I have set a trap in my front yard. The idea for it started a couple of years ago when I saw a ‘free’ sign scribbled on an old Adirondack chair while on a walk with my husband, Alan. Alan knows I cannot resist an orphaned chair. Soon enough he plodded back to where I stood admiring the chair and picked it up as I grabbed the matching footrest and we made our way home.
The old chair sat in our back yard for two years as an idea began to percolate in my mind. Finally, this year I set my trap. With the help of my bewildered husband, we laid fresh green sod on the chair’s seat and footrest. We built-up the arm rests and planted ground cover in them. We stapled chicken-wire to its sloping back and filled it with potting soil and upholstered it with hundreds of little succulent plants. We tucked the chair under the shade tree on our front lawn, right next to the sidewalk and waited.
My home office is on my front porch and I often get to witness the joy I capture in my trap first hand. It began with the children who often run ahead of the grown-ups on their walks. They are almost too easy to catch. With their fresh, inquisitive eyes and low stature, they are drawn into the chair’s whimsey from a block away and they easily ensnare their adult charges with squeals of delight.
The next to fall prey are the older men and women. Their un-hurried pace and seasoned gaze never miss the chair, and though they are not loud like the children, very much like the children they always stop and cheerfully go over every detail with wide smiles. Often I will capture the amused attention of dog walkers who notice too late the lifted leg on the chair’s footstool as they yank the leash and guiltily look up to the house. (It’s okay, I don’t mind!) New parents lazily pushing sleeping babies in shiny new strollers whisper their admiration.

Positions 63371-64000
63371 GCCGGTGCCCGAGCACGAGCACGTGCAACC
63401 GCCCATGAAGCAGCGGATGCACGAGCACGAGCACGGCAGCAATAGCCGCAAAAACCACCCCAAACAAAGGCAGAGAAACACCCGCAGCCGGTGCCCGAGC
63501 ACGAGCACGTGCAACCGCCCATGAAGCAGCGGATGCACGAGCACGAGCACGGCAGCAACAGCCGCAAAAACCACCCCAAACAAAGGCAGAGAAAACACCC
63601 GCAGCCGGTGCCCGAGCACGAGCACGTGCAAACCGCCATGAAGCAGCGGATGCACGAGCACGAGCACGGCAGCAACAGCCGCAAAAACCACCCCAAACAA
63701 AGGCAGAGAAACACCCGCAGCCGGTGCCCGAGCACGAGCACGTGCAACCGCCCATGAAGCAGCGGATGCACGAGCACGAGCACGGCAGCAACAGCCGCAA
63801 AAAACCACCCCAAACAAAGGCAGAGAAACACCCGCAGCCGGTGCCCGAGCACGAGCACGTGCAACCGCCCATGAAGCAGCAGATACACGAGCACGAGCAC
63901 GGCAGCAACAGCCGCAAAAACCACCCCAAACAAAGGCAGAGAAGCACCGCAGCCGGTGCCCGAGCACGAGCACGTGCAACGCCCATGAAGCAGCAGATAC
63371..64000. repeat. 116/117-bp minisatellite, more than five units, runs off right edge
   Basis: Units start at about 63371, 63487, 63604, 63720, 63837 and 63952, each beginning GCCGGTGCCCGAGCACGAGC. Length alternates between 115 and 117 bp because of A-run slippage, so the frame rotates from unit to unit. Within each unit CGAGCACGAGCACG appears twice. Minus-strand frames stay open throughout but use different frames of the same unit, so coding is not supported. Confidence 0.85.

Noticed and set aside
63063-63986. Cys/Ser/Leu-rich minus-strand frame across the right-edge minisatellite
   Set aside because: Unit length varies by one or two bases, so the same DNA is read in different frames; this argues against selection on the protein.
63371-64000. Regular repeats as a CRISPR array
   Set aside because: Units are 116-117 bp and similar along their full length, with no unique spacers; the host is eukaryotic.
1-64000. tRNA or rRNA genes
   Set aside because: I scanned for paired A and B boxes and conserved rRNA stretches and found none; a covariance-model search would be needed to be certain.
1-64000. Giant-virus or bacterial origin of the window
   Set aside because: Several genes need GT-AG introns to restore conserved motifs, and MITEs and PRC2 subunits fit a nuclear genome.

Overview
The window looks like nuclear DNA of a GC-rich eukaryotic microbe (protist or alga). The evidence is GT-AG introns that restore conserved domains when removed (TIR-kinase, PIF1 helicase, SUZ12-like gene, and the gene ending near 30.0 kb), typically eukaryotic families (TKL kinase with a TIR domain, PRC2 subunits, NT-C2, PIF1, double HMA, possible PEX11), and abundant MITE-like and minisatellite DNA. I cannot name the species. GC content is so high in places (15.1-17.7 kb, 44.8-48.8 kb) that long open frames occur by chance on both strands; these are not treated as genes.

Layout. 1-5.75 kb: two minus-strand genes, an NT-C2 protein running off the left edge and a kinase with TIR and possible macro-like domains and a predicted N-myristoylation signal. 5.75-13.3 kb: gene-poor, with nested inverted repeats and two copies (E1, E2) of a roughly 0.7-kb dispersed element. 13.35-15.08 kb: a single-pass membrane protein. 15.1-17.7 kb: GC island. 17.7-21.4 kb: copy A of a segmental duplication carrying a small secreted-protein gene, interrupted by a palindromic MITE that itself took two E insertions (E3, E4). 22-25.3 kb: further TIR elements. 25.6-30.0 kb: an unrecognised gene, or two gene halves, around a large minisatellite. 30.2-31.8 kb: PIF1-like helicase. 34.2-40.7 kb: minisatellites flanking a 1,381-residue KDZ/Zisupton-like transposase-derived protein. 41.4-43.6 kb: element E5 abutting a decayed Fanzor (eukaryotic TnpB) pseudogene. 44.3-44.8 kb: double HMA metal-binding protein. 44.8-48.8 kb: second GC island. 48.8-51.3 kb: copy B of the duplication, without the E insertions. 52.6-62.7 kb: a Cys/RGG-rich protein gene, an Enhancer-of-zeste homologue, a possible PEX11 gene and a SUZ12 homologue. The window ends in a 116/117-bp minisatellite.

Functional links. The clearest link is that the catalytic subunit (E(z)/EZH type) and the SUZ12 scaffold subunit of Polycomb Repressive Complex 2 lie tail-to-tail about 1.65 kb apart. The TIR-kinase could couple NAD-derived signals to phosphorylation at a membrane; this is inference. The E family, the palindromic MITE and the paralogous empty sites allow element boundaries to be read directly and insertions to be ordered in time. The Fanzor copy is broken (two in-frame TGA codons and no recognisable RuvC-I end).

But the hardest and most elusive prey are the joggers, with their headphones and determined, focused attention on the road in front of them. As I watched them pass by over and over again, oblivious to my joyful trap, I realized I had to do something clever to grab their attention. So, one beautiful sunny day I hung my parakeet’s cage from the tree, right over the chair. He sang and chirped his delight at being outside. “Irresistible,” I said to myself, “surely this will catch them!”
Soon I noticed a jogger coming up the street, she breezed past the bird and chair without breaking stride. I sighed. But, what’s this? She is circling back! She stands panting, smiling at the chair for a moment before bounding away again.
That’s what I love most about my trap, it’s a catch-and-release program!
While out watering the chair one day a man drove past, then reversed his car and pulled up next to me to say how much he loves driving by our yard on his way to and from work. He thanked me for creating the chair, for the joy it brings him.
And so it goes. Surprise, joy, delight and gratitude fill me too. Just one of the many ways extending even the smallest gesture of love comes full circle. Isn’t that just so beautiful, the way love works?
Mammaste, notice the divinity in the everyday!